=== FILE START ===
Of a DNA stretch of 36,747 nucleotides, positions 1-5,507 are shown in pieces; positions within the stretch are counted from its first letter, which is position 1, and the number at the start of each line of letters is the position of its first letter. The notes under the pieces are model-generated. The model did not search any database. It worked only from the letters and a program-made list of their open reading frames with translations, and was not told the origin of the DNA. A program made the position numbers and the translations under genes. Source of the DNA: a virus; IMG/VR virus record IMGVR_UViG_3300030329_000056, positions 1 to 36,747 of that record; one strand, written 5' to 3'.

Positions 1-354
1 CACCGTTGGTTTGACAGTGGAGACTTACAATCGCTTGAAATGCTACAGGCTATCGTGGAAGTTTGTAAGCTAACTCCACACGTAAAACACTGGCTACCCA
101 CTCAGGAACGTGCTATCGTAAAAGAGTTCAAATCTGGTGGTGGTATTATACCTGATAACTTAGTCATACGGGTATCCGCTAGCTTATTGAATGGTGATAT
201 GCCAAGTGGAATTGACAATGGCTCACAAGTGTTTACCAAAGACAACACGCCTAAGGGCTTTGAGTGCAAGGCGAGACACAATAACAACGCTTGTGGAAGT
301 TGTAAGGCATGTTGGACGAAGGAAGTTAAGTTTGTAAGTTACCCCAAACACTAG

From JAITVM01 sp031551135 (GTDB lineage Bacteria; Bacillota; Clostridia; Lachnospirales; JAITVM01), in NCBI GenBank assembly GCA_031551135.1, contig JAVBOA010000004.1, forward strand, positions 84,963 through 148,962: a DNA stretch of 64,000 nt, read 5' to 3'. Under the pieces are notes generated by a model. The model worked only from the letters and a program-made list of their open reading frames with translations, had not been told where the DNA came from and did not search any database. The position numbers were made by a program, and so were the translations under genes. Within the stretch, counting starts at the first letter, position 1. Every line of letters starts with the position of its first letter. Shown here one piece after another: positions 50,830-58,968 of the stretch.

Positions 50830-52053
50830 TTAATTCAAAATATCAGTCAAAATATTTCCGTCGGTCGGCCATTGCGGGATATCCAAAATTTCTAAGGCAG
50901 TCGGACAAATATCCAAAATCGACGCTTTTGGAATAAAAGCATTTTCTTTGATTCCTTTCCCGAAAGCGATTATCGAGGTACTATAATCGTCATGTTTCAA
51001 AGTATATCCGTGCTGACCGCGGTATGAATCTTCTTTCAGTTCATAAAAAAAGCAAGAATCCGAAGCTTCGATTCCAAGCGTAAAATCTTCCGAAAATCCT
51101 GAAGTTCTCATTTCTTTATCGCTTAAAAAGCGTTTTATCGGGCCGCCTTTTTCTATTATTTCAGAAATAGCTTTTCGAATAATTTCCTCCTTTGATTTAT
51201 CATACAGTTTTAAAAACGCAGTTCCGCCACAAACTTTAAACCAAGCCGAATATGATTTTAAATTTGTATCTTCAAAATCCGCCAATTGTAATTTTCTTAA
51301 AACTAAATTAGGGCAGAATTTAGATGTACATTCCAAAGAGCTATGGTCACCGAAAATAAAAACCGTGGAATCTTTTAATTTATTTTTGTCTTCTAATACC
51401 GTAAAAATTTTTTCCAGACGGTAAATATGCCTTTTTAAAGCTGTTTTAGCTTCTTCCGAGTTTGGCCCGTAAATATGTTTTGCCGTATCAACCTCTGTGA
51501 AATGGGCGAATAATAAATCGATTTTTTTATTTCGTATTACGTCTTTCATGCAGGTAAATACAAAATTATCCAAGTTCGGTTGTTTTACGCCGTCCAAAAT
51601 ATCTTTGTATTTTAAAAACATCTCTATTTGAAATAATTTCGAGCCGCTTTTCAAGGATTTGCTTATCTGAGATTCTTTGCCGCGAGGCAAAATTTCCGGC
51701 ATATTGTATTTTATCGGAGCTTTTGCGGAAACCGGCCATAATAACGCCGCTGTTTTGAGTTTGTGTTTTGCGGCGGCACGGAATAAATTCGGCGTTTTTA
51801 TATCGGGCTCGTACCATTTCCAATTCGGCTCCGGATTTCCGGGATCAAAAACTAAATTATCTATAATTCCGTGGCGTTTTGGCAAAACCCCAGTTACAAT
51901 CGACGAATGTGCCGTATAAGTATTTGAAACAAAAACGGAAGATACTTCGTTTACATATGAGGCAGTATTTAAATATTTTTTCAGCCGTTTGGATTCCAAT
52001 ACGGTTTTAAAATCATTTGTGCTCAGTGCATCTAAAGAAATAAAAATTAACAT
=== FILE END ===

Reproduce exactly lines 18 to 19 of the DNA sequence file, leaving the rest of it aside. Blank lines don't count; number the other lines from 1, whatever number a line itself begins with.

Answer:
51701 ATATTGTATTTTATCGGAGCTTTTGCGGAAACCGGCCATAATAACGCCGCTGTTTTGAGTTTGTGTTTTGCGGCGGCACGGAATAAATTCGGCGTTTTTA
51801 TATCGGGCTCGTACCATTTCCAATTCGGCTCCGGATTTCCGGGATCAAAAACTAAATTATCTATAATTCCGTGGCGTTTTGGCAAAACCCCAGTTACAAT